Friday, June 18, 2010


This morning I was thinking about why I like reading fiction and one of the key aspects I like is escaping into another world. I like to mentally go into the imaginative situation and put myself in the role of the leading lady and main characters.

Lately I have been rereading a book called "A Stitch in Time." It is a compilation of 4 short books on related themes of falling in love during the pioneering "Old West" days. As I was reading, another reason for my love of fiction jumped off the page: I learn things about myself and life from the experiences of the fictional characters. That may seem absurd to some people. But I have had some amazing Christian role models who only lived in the pages of fiction.

Taking her hands in his, he looked into her sweet, heart-shaped face. "I'm sorry I was such an idiot when you told me how you feel. To be honest, I've been struggling with the same emotion toward you."
Her wide eyes glistened. "I don't understand what you mean. Why struggle? Am I that repulsive?"
"Repulsive?" In a flash, he released her hands and slipped his arm around her waist. She didn't resist as he pulled her close and kissed her trembling lips.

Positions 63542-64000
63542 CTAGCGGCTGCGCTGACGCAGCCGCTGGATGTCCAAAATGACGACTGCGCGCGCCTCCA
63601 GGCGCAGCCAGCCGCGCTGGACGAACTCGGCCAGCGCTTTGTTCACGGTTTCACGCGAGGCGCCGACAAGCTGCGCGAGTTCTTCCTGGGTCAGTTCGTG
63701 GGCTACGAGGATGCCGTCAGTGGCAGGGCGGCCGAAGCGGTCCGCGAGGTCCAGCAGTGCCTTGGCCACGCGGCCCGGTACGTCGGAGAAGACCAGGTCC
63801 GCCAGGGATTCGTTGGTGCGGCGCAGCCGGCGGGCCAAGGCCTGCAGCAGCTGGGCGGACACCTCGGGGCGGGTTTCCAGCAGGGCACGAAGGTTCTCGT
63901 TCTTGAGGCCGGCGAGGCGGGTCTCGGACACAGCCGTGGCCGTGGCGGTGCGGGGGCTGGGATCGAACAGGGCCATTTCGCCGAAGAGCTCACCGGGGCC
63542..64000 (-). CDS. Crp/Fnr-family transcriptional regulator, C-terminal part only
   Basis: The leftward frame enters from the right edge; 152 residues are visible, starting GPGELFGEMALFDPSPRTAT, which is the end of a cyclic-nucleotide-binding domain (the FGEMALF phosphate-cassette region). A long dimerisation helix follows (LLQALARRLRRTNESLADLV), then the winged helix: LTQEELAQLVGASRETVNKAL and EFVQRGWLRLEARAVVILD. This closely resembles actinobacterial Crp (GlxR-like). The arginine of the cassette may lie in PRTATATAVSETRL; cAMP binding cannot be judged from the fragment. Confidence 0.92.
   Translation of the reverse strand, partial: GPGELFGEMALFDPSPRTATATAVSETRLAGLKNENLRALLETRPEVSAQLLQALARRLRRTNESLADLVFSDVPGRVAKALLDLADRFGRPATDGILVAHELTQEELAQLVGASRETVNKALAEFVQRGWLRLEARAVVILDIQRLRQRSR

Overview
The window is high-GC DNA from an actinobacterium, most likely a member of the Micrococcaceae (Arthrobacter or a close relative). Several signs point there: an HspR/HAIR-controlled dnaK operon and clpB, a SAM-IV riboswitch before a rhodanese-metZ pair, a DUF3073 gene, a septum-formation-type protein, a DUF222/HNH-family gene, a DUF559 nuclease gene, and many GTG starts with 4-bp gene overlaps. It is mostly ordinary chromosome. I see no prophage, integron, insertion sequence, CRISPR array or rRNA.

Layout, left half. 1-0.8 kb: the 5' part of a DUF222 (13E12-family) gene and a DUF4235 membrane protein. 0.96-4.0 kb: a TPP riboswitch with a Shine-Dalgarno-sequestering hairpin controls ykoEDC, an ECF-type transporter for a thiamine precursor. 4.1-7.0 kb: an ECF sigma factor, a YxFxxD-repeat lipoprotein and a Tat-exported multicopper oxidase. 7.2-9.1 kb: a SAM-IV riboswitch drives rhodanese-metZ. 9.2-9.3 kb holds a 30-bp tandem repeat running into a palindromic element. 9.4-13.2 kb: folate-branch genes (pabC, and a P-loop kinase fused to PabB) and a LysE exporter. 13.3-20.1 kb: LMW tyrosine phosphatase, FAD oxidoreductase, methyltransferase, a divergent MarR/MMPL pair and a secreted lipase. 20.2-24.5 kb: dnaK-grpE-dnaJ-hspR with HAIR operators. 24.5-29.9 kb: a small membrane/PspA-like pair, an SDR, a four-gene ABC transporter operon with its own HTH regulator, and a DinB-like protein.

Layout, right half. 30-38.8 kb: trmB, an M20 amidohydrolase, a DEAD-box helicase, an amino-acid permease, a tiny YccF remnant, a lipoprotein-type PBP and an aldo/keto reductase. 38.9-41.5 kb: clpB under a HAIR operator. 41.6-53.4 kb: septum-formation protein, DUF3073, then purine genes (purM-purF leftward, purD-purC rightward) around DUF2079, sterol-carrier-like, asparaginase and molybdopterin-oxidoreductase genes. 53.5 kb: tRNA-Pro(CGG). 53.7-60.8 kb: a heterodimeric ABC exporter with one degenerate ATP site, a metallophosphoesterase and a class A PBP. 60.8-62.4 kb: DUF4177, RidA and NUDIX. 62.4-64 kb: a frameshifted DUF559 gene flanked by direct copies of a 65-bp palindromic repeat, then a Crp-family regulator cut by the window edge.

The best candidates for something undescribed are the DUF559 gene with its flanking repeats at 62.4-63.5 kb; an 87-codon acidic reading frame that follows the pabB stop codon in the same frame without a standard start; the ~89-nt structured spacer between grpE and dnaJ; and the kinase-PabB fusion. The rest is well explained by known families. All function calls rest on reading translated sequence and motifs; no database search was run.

Okay, some would read that part and think, "Oh how typically romantic." Others may think, "Ahhh, that is so perfect." And no doubt, these statements and many others are true.

But my thoughts were stuck on one phrase, "She didn't resist as he" She trusted him enough to let him do whatever he was planning. The book doesn't say that she wanted him to kiss her or that she expected him to kiss her. It says, they were having a misunderstanding and he reached for her. In a perfect romance the two characters trust each other and know each other so well that they react well in each situation and it goes "right."

But, I'm not as trusting. In a misunderstanding, if that person reached to give me a hug (not to mention, a kiss) I would automatically pull back and resist. I wouldn't even think about it, I would just react.

This fictional character thought she was being rejected for being ugly. She thought she was not good enough and not appealing enough. I would have felt hurt and maybe defensive, not trusting and compliant. Maybe that is just me.

The whole section brings to mind the topic of trust. Do we draw others to us and allow ourselves to be drawn toward others? Or do we isolate ourselves? And how healthy is that?

As I look toward physical health and healing, I find I must also seek emotional and mental healing. One area I need to heal is my ability to trust others. To live on the defensive, always alert to offense and hurt, it is a tense and frustrating way of life. It makes me an angry person who is always finding what I expect, hurt and offense. When what I really desire is goodness and peace, gentleness and love, joy and contentment. These can be found too, if I am alert to watch for them.

So today, I seek to trust others and look for the good in every situation.

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